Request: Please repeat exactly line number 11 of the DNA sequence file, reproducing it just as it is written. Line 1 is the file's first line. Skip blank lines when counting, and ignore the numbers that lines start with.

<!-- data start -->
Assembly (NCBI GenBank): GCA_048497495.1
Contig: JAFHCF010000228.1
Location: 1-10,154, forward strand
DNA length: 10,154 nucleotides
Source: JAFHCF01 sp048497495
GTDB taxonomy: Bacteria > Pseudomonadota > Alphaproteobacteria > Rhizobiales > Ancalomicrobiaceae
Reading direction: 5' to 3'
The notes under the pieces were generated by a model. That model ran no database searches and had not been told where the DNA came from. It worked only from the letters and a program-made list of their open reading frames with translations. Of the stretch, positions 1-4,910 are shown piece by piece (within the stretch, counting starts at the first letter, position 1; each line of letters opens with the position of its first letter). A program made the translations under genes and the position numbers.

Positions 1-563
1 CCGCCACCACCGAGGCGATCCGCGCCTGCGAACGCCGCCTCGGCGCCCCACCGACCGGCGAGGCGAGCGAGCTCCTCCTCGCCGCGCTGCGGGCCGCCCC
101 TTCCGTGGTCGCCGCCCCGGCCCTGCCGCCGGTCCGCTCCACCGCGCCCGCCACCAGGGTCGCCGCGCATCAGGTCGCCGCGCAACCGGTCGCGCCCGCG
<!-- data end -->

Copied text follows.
101 TTCCGTGGTCGCCGCCCCGGCCCTGCCGCCGGTCCGCTCCACCGCGCCCGCCACCAGGGTCGCCGCGCATCAGGTCGCCGCGCAACCGGTCGCGCCCGCG